Immersion or spray methods are used in most industrial cleaning processes. Both are effective but one may be better suited than the other in some applications and often for reasons that aren’t immediately obvious. Let’s take a minute to explore some of the benefits and limitations of each.
The most often recognized limitation of spray is the fact that surfaces must be accessible to be effectively reached by spray. It is often said that spray is a “line of sight” method. Although spray is most effective at the point of impingement, the flooding effect of high volume spray may be all that is needed in some cases. Spray should not be eliminated as an option just because there is no line of sight to all surfaces. This is especially true in the case of rinsing. Although the “line of sight” limitation hampers spray in many applications, there are some pretty powerful pluses in cases where spray can be used. Not the least of these is the fact that unlike immersion techniques, spray offers the opportunity to deliver fresh solution throughout the process cycle. For example, in a recirculating system, wash solution can be filtered immediately before being delivered to the spray nozzle. In an immersion system, filtration is an exponential process requiring considerable time and/or high flow rates to maintain even a relatively particle free solution as discussed in an earlier blog. In the case of rinsing, spraying with fresh water completely eliminates any concern for a buildup of contaminants in the rinse process.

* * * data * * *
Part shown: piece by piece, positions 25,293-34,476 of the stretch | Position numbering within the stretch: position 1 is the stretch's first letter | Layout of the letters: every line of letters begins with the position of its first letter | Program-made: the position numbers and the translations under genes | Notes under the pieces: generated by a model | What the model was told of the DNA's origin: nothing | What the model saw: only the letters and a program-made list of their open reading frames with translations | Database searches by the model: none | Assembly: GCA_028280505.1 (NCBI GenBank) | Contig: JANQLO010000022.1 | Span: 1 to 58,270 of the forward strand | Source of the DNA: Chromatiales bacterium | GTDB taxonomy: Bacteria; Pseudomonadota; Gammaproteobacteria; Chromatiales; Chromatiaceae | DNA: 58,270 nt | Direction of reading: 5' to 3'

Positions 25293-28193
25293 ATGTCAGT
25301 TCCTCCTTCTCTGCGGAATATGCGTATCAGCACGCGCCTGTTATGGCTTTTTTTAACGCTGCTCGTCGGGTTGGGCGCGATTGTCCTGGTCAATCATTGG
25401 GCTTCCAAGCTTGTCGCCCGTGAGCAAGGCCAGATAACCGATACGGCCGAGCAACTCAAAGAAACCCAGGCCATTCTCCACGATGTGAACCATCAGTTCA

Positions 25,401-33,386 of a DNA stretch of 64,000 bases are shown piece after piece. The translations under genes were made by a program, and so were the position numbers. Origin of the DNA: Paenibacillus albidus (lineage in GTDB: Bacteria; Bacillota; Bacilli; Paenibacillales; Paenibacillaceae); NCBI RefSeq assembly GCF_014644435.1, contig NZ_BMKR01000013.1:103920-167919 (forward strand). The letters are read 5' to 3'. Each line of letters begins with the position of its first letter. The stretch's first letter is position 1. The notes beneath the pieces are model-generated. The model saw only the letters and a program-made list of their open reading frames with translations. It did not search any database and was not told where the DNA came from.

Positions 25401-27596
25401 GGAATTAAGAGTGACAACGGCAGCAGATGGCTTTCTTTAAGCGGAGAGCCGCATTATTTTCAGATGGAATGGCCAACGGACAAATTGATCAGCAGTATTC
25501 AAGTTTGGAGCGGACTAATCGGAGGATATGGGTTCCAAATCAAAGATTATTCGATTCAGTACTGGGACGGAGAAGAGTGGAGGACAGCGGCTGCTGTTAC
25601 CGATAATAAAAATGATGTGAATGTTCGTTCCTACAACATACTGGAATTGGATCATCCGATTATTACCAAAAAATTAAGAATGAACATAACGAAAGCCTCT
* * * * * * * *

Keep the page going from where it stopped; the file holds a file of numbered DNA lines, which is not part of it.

Immersion processes provide access to all surfaces where liquids can reach and opens the door to the use of agitation, turbulation, and ultrasonics. Ultrasonics requires a sound-conducting liquid path from the transducer to the surface being processed though it need not be in a direct sight line. Ultrasonics, of course, can penetrate inside cavities and blind holes when correctly applied and is recognized as an extremely effective technology especially where the removal of very small particles an/or marginally soluble contaminants is required. On the negative side, immersion technology is difficult to apply in cases where there is high contaminant loading due to extremely dirty parts. Keeping the cleaning solution free of contaminants requires constant filtration and/or frequent bath replacement.
Immersion and spray used in combination may result in a more effective and efficient cleaning process than can be achieved using either technology exclusively.
For example, in the case of very dirty parts, a spray preclean stage prior to an immersion stage may significantly extend the useful life of the immersion stage chemistry by reducing the amount of contaminant introduced into the immersion stage. Spraying parts with freshly filtered solution or water after an immersion process may significantly reduce the dragout of contaminants built up in the immersion stage to a subsequent cleaning or rinse stage.
Process Improvement Opportunity –
It is not always necessary to dedicate a process stage to implement spray technology. Exit sprays can often be added over existing immersion tanks to improve a cleaning or rinsing process while still utilizing the existing hardware. The temporary use of a manual spray can quickly establish if the addition of spray will be beneficial in a given application.
– FJF –